One of my favorite places in Iceland is a cluster of islands south of the mainland called Vestmannaeyjar or Westman-Islands. I love it for a number of reasons, not least for its dramatic history and awe-inspiring views. If you plan on seeing anything other than Reykjavík and the Golden Circle in Iceland, make the trip to the Westman Islands. I’m sure it will be an unforgettable experience.
What it is
The Westman Islands’ dramatic history begins with the formation of the islands only 40.000-10.000 years ago in a series of underwater eruptions, meaning the Westman Islands are brand new geologically speaking. Then there’s the notorious Turkish Invasion of 1627 when pirates kidnapped and enslaved 242 people and murdered 36 in three days. They left behind a mere 200 people of the entire population, people that had managed to hide in caves all over the islands. The southernmost island Surtsey (and also the southernmost patch of Icelandic land) was formed in an underwater eruption that lasted from 1963 until 1967. This 50-year-old landmass in the Atlantic is a godsend to scientists who use it to study how life migrates and adapts. For this reason, Surtsey was declared a UNESCO World Heritage Site in 2008. Last but not least there’s the volcanic eruption on the main island Heimaey in 1973 where, incredibly, the entire town of over 5.000 people was evacuated in a single night while part of the town was sunk in lava and ash. I’ll write a special blog about that later.
What to do
My absolute favorite activity in the Westman Islands is honestly just taking long walks, staring at the scenery and breathing in these breathtaking views. You can walk out to Stórhöfði peninsula and look at the islands south of Heimaey with their little hunting cabins. You can walk around Eldfell volcano and marvel at the fact that you’re walking on ground that’s only 44 years old, perhaps even younger than you. You can hike up to the mountains, walk along the shore and wonder how on earth the sheep get to the edge of a seemingly impassable cliff. If walking is not your thing I highly recommend Eldheimar museum. It is built around a house that was excavated after being buried in ash for over 40 years. You can learn all about the 1973 eruption and the formation of Surtsey in a way that makes you feel like you witnessed these events. There’s also an aquarium, a folk museum, pubs, restaurants, a horse rental business and a swimming pool of course. If you’ve come this far a boat ride around the islands is a must, to explore these geological wonders up close. Oh, and did I mention the Westman Islands are home to the largest single puffin colony on Earth? I’ll also go out on a limb and claim that the inhabitants here are generally a super friendly bunch so don’t be shy and enjoy the atmosphere.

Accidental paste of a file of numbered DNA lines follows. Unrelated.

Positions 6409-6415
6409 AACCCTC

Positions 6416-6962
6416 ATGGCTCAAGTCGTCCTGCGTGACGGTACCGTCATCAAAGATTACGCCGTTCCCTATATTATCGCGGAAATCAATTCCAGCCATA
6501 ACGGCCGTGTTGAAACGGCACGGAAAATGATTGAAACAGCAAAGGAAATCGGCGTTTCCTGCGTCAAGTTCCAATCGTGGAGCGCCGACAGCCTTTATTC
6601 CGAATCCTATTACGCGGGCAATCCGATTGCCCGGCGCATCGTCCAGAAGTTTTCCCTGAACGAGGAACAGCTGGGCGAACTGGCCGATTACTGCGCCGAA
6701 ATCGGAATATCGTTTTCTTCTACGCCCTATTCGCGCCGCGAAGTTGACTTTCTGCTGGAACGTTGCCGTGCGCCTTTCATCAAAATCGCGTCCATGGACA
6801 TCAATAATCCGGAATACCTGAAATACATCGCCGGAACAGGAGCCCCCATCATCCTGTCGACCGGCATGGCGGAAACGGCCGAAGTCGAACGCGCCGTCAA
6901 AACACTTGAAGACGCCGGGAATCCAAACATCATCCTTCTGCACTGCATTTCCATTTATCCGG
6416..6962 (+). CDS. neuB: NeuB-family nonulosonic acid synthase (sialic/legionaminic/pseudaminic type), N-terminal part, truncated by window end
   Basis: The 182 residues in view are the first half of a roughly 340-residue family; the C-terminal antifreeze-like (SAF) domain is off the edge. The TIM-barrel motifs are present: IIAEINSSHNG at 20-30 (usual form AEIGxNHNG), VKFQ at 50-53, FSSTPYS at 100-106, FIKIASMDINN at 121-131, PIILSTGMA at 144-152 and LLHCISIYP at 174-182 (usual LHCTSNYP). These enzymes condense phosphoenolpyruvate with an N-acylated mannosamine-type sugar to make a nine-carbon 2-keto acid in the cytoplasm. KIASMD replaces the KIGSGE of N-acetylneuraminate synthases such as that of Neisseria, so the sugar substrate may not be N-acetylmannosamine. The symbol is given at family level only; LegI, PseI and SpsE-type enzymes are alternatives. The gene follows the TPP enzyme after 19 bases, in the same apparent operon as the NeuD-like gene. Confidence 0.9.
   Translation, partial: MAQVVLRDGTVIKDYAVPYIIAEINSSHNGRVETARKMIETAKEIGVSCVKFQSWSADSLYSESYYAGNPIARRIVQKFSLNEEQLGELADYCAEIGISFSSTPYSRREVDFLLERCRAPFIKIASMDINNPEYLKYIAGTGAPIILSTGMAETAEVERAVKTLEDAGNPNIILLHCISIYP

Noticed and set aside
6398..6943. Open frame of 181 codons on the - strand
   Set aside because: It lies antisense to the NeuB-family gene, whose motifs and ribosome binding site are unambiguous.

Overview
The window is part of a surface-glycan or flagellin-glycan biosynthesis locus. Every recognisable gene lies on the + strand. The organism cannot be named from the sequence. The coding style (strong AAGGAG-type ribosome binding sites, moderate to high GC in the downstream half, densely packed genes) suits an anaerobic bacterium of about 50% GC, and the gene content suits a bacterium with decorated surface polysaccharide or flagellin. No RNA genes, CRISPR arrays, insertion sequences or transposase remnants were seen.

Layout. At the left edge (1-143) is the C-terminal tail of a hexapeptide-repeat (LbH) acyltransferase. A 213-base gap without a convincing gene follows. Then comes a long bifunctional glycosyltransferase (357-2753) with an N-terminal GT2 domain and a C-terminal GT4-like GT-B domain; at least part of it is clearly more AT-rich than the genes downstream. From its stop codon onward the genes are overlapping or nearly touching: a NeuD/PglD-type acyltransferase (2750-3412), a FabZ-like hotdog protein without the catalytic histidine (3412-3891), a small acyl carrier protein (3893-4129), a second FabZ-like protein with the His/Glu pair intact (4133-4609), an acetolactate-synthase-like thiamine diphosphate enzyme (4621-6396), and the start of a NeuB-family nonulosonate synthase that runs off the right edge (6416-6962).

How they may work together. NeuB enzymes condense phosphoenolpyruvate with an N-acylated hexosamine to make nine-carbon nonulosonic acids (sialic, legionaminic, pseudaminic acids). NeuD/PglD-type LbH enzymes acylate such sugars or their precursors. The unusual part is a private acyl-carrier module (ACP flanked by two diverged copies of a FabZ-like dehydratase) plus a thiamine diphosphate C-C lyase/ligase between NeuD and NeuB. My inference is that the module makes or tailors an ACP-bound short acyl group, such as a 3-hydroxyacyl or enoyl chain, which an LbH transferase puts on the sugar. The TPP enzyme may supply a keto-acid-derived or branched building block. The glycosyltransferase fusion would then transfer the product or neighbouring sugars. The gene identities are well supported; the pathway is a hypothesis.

The ferry Herjólfur sails there all year round but more frequently in the summer. You can bring a car on board and tickets are cheap. The tricky part is which port it sails from. The preferred option is Landeyjahöfn, a smooth 2-hour drive east of Reykjavík. Due to the conditions of the shallows around the port they sometimes need to sail from Þorlákshöfn, especially in high waves/stormy weather. Þorlákshöfn is only a 30-minute drive from Reykjavík but instead of a 30-minute boat ride you’re stuck on that boat for nearly 3 hours, and usually in rough sea. Luckily this mainly happens in the winter and there’s always plan B: flying. Airline Ernir offers daily flights all year round (except on Saturdays in the winter) and even though the prices are considerably higher than the ferry, it’s an easy “breezy” 25-minute flight.